1. Computers
  2. Display Drivers
  3. Graphics Cards
  4. Memory
  5. Motherboards
  6. Processors
  7. Software
  8. Storage
  9. Operating Systems


Facebook RSS Twitter Twitter Google Plus


Phoronix Test Suite

OpenBenchmarking.org

Acer C720 Chromebook Delivers Fast Ubuntu Performance

Michael Larabel

Published on 12 December 2013
Written by Michael Larabel
Page 1 of 6 - 33 Comments

The Acer C720 was recently released as the latest Google Chromebook selling for just $199 USD. I have been running the Acer C720 Chromebook recently but not with Chrome OS and instead Ubuntu 13.10 Linux. This Chromebook with a Haswell-based dual-core Celeron CPU runs Ubuntu Linux rather nicely. Here are the first thorough benchmarks from this low-cost laptop.

The Acer C720 Chromebook is a rather nice device for $199 USD with an 11.6-inch 1366 x 768 anti-glare display, Intel Celeron 2955U dual-core "Haswell" processor clocked at 1.4GHz, 2GB of RAM, 16GB of solid-state storage, and up to an 8.5 hour battery life.

The overall build quality of the Acer C720 is also quite nice, especially considering its low price. Connectivity on the Chrome OS device includes an SD card reader, one USB 2.0 port, one USB 3.0 port, a Kensington lock slot, HDMI output, and a headphone jack.

While the Acer C720 is meant to be running Chrome OS, other Linux distributions can be installed quite easily to the device with its Intel CPU. To install other operating systems you basically need to boot the Acer C720 in its developer mode, enable SeaBIOS with legacy booting and the ability to boot from USB, and then boot the C720 Chromebook with your favorite Linux distribution installer on a USB flash drive. It's very easy to do. For instructions check out the always detailed Arch Linux Wiki.

Installing Ubuntu 13.10 x86_64 to the Acer C720 was a breeze. The only major compatibility issue is that right now there's no upstream Linux support for the touchpad found on the Acer C720. For now I've been getting by just using a USB mouse but aside from that the device ran without any other major problems on Ubuntu 13.10. Thanks to the C720 using Intel HD Graphics and Qualcomm Atheros AR9462 WiFi, there's also no need for binary drivers on the system.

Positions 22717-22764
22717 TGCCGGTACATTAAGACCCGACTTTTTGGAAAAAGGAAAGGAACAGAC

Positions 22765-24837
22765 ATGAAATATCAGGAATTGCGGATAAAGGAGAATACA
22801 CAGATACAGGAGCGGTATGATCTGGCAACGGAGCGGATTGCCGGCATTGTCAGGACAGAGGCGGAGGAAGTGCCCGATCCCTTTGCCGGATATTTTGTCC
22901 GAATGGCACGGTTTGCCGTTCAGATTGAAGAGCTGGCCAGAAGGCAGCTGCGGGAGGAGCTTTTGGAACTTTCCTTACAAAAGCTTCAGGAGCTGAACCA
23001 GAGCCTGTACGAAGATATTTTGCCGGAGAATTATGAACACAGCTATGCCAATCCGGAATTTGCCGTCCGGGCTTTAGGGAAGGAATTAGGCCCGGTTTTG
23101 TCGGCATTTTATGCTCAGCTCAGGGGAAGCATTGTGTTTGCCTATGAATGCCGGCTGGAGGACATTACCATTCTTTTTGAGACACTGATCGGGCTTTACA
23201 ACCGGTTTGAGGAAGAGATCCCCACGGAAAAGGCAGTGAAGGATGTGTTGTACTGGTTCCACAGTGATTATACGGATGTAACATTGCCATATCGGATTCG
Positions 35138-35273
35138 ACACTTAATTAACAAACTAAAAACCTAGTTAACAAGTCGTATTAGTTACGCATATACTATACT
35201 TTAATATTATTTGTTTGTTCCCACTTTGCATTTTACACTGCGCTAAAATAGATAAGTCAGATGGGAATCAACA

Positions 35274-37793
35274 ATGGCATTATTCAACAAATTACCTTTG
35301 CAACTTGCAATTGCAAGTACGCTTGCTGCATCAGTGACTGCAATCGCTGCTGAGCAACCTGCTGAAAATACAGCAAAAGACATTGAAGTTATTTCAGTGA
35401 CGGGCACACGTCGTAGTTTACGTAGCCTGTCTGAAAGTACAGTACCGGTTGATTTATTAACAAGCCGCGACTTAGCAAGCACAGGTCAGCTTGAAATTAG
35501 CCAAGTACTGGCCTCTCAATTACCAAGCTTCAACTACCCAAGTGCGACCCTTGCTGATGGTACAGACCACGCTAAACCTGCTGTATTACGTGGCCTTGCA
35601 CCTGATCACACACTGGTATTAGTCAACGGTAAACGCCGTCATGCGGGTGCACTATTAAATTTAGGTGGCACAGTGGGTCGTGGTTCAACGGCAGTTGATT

<< Previous Page
1
Latest Linux Hardware Reviews
  1. A Walkthrough Of The New 32 System Open-Source Linux Benchmarking Test Farm
  2. Habey MITX-6771: Mini-ITX Board With Quad-Core J1900 Bay Trail
  3. OCZ Vector 150 SSD On Linux
  4. Noctua i4 CPU Cooler: Great For Cooling High-End LGA-2011v3 CPUs
Latest Linux Articles
  1. 17-Way Linux Graphics Card Comparison With Civilization Beyond Earth
  2. AMD Kaveri: Open-Source Radeon Gallium3D vs. Catalyst 14.12 Omega Driver
  3. 12-Way AMD Catalyst 14.12 vs. NVIDIA 346 Series Linux GPU Comparison
  4. AMD Catalyst 14.12 Omega Driver Brings Mixed Results For Linux Users
Latest Linux News
  1. Fedora Doesn't Yet Enable F2FS File-System Support
  2. XZ 5.2 Adds New Multi-Threaded Options
  3. Intel 2.99.917 X.Org Driver Released, 3.0 Release Finally Near
  4. Server-Side XCB Is Being Discussed For The X.Org Server
  5. Adreno A4xx Rendering With Freedreno Takes Shape
  6. Linux 3.19-rc1 Kernel Released Ahead Of Schedule
  7. X.Org Server 1.16.3 Released To Fix Security Issues
  8. Linux 3.19 Merge Window Closes Ahead Of Schedule
  9. MIPS R6 Architecture Now Supported By GCC
  10. LowRISC To Feature Tagged Memory & Minion Cores
Latest Forum Discussions
  1. FPS capped on Linux (AMD fglrx drivers)
  2. Maker3D - create your 3D RPG
  3. Need some hand holding with upgrading xserver
  4. Speeding up systemd networking service
  5. Major Performance Breakthrough Discovered For Intel's Mesa Driver
  6. Looking for an nVidia GPU, but not sure how well they are supported.
  7. Are there an app using HSA ?
  8. The New SuperTuxKart Looks Better, But Can Cause GPU/Driver Problems